Verse > Anthologies > Harriet Monroe, ed. > Poetry: A Magazine of Verse, 1912–22
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Harriet Monroe, ed. (1860–1936).  Poetry: A Magazine of Verse.  1912–22.
 
In a Garden
By John Rodker
 
  THERE was a paved alley there,
Apple trees and a lush lawn—
And over the gray wall where the plums were
Stood the red brick of the chapel.
While over the long white wall        5
Where the green apples grew
And the rusted pears
Hung the gray tower of the church;
So high, you couldn’t see the top
From that narrow garden.        10
 
  In that narrow garden, on that lush lawn,
We found a ball left from some croquet game.
It had a blue stripe girdling it,
And, “Ah,” I thought,
“It is your soul about me,        15
And we are flung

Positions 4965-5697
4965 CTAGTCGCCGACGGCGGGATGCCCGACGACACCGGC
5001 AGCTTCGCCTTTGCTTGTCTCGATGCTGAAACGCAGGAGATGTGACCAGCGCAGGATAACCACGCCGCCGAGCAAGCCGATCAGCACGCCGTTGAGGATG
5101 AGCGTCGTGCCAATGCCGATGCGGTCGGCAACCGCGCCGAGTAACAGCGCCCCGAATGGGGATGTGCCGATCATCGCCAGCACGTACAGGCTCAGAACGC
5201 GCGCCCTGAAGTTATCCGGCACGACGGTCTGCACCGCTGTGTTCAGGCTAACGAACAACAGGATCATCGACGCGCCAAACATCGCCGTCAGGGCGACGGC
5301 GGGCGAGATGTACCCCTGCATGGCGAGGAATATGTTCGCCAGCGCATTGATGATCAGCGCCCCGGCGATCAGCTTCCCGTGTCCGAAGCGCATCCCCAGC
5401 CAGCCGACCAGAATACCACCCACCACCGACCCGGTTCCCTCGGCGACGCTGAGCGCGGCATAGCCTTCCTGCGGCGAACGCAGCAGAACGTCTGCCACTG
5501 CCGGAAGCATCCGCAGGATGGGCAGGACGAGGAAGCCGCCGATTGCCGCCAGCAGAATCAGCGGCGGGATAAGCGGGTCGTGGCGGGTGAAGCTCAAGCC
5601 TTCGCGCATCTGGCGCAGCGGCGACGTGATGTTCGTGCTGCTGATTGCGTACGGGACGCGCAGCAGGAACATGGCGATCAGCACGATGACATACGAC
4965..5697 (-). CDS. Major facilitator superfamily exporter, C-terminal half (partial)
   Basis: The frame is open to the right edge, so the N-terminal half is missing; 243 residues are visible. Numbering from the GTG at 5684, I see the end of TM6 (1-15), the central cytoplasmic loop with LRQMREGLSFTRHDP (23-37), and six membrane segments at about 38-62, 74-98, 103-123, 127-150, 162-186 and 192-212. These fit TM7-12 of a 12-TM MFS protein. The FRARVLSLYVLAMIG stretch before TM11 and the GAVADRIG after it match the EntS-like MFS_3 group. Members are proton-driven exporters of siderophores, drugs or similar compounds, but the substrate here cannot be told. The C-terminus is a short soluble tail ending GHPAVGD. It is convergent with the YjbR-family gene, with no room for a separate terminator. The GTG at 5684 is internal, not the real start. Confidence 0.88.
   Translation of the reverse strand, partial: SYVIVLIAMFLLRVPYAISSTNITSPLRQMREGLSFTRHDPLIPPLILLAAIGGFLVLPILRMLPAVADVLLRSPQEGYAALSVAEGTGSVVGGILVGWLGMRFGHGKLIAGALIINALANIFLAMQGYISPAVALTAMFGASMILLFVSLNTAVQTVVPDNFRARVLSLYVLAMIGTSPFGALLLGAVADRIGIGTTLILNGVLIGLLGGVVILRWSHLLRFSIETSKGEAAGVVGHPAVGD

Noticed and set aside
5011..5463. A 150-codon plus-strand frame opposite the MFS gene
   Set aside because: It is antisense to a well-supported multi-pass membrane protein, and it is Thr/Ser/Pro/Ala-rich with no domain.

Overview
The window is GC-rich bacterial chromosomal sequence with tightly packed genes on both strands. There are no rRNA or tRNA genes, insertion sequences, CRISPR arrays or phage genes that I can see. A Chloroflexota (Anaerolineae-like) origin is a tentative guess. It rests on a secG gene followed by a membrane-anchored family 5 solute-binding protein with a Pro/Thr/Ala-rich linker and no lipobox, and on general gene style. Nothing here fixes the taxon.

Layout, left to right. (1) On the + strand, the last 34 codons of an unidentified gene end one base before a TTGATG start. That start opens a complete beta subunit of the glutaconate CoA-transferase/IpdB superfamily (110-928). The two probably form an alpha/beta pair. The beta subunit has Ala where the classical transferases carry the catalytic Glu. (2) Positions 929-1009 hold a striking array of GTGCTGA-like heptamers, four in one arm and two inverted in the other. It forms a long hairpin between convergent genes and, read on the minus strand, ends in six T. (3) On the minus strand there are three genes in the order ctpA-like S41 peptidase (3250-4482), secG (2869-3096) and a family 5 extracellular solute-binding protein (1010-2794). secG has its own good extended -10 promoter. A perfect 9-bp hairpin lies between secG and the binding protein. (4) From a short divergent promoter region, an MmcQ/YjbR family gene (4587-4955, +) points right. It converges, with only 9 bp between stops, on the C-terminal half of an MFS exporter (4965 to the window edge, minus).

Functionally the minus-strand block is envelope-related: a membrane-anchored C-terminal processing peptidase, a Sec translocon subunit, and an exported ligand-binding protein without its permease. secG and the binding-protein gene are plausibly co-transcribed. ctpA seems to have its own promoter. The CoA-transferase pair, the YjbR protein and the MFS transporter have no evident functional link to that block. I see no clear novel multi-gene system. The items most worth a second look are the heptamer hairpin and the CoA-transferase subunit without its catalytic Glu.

Between our separate desires.”
 
  In that narrow garden
On the lush lawn,
We flung this ball each to other.        20
My eyes were only for your legs, your arms,
Under that hot sun.
The hard ball hurt my hands,
Made them hot and prickly,
And I’d have stopped        25
But feared losing you
While you too stayed on playing—
“Ah, if I’d but known
Because you would not have me go.”
 
  We played so long,        30
I’d ceased to think—
All thought, each sense,
Rapt in the shimmering circumference;
The blue stripe girdling it
Shone in the sky.        35
 
  Then I seemed looking down
From some far field,
With this ball as one of worlds
Scorned
And cast from each to other,        40
Blue water girdling them—
 
By and by the tea-bell rang.
 
 
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